problem. Nervousness led in scholarship, in disorder, in absences, in truancy, and in backwardness. After reading MacDonald's Annals of a Quiet
Neighborhood, I became interested in one or two particularly nervous children, just to see if I could overcome my strong dislike for them. To one boy I
gave permission to leave the room or to go to the library whenever he began to lose his self-control. My predecessors had not been able to control him by
the rod. A few weeks after Willie's emancipation from rules, the county superintendent was astonished to see that the county terror led my school in
history, reading, and geography.
   Had I known what every teacher should be taught in preparation,—the relation of eye strain, bad teeth, adenoids, "overattention," and malnutrition to
nervousness and bad behavior,—I could have restored many "incorrigibles" to nerve control. Had I been led at college to study child psychology and child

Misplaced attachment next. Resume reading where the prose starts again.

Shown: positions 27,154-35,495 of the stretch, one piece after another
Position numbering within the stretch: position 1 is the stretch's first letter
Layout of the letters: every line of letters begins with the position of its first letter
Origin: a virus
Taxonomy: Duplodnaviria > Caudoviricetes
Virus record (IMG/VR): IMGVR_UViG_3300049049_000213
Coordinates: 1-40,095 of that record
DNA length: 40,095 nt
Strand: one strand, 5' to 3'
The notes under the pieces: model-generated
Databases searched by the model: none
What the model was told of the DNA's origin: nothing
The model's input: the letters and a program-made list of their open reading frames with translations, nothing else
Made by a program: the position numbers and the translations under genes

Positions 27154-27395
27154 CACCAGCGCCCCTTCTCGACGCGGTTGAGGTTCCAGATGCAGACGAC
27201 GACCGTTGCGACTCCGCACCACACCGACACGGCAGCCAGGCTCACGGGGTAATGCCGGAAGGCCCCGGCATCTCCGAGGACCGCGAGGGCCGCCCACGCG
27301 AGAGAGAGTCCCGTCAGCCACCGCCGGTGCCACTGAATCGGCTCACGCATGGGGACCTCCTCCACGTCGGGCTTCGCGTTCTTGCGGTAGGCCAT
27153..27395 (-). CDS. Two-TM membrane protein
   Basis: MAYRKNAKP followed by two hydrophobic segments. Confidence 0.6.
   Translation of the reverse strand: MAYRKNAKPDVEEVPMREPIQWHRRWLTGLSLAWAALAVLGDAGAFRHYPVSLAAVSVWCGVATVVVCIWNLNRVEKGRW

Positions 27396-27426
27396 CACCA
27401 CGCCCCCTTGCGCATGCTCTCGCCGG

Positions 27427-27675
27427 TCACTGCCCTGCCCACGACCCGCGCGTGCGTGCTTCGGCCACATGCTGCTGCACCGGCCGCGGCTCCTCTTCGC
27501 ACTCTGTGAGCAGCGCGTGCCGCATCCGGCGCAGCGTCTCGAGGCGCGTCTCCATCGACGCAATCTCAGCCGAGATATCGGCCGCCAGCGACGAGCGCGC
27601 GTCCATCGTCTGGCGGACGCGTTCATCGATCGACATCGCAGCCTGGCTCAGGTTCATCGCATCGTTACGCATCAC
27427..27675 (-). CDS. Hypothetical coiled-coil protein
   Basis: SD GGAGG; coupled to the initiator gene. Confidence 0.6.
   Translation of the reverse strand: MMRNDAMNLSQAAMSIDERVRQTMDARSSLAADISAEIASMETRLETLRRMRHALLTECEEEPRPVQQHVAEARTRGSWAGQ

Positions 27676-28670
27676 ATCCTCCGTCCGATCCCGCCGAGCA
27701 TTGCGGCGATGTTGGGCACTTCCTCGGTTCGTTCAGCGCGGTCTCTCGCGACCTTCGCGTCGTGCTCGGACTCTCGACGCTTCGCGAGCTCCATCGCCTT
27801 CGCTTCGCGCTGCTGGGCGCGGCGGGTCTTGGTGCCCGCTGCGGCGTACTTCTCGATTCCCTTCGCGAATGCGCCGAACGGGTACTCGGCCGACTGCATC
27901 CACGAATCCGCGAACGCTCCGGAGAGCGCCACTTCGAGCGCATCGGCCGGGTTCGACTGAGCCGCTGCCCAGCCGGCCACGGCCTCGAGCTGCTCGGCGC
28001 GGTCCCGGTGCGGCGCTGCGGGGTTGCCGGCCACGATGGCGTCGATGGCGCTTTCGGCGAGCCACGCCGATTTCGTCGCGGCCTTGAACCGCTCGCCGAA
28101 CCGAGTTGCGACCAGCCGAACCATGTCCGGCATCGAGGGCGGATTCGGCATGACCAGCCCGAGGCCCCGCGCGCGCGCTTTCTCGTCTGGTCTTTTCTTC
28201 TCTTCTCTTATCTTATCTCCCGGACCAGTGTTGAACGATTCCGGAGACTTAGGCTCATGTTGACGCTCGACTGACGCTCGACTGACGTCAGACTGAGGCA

physiology, I should not have expected a control that was possible only in a normal adult. [6] In its primary aspect the question of nervousness in the
schoolroom is purely physiological, and the majority of principals and teachers are not trained by professional schools how to deal with it. Normal schools
should teach the physical laws which govern the child's development; should show that the pupil's mental, moral, and physical nature are one and
inseparable; that children cannot at one time be docile, sickly, and intelligent,—perfect mentally and imperfect physically. Until teachers are so taught, the
condition cannot be changed that makes of our schools manufactories of nervous teachers and pupils.
   Country nervousness, like city nervousness, is of three kinds: (1) that caused by defective nervous systems; (2) that resulting from physical defects other
than defects of the nervous system, but reacting upon it; (3) that due to habit or to lack of self-control. Children who suffer from a defective nervous system
should, in city schools, be segregated where they can have special care under constant medical supervision. Such children in schools too small for